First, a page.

What Tony, a.k.a. AJ the DJ, didn’t know then was that his command to “get dancing” would be the inspiration for the international disco anthem and a record that would catapult Disco Tex & The Sex-O-Lettes to stardom. Tony remembers the fateful Friday two years ago:

Bob Crewe, who has written or produced about 56 gold records, was in town to visit my roommate and me. That Friday night he came to The Barbary Coast where I was working. It was cooking. I was doing my thing on the mike. I was screaming, ‘Get dancing!’ and what-have-you.

Bob had been to discotheques in New York, but he said it was at our club that it first struck him how important discos were going to become. Bob frightens me because he knows today what you and I are going to be into tomorrow.”

Tony and Bob spent the weekend clowning around, listening to old tapes, and even staging a mock musical with the jock’s idea of discotheque stage performance. Tony’s concept was eventually developed into the Disco Tex & His Sex-O-Lettes album.

Bob called one night, months later, and said. ‘I’m sending you something’.

That something was an advance copy of “Get Dancin’,” which Tony premiered at San Diego’s women’s club, Diablo.

Those girls didn’t know it, but that night when I broke ‘Get Dancin,’’ they were the first people in the world to hear it. I have never been so excited about a record in my life. I called Bob Crewe when I got home - about four in the morning. I woke him out of a sound sleep and started screaming about the record.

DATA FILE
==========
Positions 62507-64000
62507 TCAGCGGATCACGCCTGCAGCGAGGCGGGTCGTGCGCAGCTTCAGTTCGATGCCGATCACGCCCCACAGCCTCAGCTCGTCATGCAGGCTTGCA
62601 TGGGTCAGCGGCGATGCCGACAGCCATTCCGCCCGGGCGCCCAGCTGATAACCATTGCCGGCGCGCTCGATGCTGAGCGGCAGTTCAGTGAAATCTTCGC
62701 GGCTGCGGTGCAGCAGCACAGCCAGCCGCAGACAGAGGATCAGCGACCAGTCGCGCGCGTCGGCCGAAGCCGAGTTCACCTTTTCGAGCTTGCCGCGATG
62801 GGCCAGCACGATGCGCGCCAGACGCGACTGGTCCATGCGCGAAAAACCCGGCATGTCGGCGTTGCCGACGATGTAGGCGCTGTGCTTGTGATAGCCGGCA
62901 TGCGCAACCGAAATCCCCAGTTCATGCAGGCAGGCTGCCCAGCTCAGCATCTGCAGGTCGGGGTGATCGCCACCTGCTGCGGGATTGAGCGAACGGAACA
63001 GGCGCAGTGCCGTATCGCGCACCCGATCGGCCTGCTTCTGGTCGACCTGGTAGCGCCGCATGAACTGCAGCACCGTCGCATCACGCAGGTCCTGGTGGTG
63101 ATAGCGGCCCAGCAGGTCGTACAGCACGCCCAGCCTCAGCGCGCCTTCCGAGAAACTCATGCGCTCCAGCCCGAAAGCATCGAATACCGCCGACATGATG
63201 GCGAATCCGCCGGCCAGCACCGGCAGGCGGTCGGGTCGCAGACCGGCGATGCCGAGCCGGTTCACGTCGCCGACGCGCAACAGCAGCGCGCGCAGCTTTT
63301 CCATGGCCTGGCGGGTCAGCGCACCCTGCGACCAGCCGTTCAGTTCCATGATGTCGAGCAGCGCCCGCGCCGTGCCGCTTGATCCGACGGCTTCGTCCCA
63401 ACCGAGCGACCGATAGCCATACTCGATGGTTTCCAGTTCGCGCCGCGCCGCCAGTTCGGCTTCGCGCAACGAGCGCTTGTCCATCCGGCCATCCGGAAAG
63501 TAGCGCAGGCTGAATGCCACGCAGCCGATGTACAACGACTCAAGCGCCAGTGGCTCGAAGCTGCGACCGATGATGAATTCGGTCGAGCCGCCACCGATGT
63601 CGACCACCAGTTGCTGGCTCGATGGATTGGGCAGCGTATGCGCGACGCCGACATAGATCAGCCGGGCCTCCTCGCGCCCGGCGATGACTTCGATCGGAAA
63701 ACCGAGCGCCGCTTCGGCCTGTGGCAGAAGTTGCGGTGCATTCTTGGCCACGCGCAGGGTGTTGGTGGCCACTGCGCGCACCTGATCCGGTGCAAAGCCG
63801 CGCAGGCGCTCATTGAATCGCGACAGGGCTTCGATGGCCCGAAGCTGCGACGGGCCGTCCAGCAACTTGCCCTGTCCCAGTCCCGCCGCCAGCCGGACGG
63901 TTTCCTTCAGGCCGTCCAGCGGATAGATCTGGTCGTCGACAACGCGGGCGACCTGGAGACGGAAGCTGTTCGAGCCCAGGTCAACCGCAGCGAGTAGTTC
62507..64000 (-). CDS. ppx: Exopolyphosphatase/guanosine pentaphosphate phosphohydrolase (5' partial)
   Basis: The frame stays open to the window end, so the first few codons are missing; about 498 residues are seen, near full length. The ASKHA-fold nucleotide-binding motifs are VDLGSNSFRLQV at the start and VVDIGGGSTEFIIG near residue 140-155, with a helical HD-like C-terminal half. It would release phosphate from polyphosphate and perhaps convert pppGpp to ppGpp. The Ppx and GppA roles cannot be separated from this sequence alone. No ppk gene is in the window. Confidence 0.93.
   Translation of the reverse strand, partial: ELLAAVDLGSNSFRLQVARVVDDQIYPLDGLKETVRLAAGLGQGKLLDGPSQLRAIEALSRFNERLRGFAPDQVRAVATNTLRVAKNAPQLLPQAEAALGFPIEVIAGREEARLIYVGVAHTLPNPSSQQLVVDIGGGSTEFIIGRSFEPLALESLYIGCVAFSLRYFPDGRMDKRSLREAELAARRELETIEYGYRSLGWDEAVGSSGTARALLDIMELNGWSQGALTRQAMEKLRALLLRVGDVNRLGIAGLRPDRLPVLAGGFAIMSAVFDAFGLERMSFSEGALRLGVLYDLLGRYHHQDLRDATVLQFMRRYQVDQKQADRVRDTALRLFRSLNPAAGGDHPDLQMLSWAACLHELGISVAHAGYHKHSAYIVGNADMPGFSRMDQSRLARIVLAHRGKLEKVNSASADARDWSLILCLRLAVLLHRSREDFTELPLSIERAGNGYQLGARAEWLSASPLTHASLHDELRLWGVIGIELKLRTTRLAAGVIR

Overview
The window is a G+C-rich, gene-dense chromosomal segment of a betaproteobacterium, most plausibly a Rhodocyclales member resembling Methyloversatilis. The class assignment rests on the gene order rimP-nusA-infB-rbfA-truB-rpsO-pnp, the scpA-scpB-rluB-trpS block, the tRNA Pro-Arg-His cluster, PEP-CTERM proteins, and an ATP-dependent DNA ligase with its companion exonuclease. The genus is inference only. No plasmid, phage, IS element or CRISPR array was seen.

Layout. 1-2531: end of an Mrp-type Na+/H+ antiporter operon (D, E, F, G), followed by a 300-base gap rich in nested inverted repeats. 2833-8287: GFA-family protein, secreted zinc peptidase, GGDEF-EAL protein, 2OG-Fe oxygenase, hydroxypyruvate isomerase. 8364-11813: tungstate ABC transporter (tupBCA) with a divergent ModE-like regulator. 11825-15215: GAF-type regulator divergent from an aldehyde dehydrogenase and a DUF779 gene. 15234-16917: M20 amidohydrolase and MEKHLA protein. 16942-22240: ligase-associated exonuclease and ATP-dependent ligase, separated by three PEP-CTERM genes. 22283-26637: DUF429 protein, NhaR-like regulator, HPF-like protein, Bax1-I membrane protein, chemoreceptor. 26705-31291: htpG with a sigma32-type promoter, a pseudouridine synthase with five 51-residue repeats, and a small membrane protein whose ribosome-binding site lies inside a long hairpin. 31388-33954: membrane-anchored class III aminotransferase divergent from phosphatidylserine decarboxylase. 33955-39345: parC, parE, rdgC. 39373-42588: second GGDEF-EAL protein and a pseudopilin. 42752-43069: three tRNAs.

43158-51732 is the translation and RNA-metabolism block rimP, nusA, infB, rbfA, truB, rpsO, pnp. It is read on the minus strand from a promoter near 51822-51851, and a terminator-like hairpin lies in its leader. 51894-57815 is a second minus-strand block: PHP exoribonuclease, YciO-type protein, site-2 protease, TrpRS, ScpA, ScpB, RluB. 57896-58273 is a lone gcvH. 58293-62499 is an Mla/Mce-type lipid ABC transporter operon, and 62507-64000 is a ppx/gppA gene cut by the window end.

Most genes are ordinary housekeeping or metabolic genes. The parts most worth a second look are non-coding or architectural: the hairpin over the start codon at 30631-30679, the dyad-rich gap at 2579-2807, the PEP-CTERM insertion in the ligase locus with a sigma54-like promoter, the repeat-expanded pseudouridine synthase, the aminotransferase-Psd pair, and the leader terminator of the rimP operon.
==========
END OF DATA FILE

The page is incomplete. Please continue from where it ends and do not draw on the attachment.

Because he was the first to break the record in discos and because he fought to get it radio airplay, Tony was awarded a gold record by Chelsea, distributor of “Get Dancin’.” This marked the jock’s second esteemed platter. 20th Century Records gave him gold for being the first to introduce “Love’s Theme” in discos. (To his knowledge, Tony is the only disco d.j. on the West Coast to have a gold record.)

Convincing 20th Century to release ‘Love’s Theme’ as a single was a real struggle. Barry White went around and around. He didn’t want to release the song. He released four other cuts instead, and they went right down the tubes. It took six months to convince him that this was the hit off the album.

By that time it was in every discotheque in the world. ‘Love’s Theme’ has sold over 2 1/2 million copies and it’s still selling.

Lest you think Tony’s disco road has been paved with gold: “I was fired from my first job as a disco jock the fourth weekend. I was scared to death. I knew how it had to sound. I knew what I wanted to do, but I couldn’t stop shaking long enough to get the records on.

Tony was scared because he had created a monster. With the introduction of a discotheque, which was the d.j.’s idea, the sluggish club caught on in a big way and our boy was in charge, if not in control. Later, he stopped shaking, was re-hired, but continued to collide with the boss.

He wanted a lot of talk. He wanted the club to be like a radio station. We know now that talk doesn’t work. I knew it then. People don’t want to hear jokes and they don’t want to hear the time and temperature. If that’s what they wanted, they’d stay in their car and play the radio.

Inside a disco the music takes you on a trip. It gets you involved and excited. If some clown gets up and tries to tell jokes or promote the bar, it breaks the momentum. It interrupts your trip.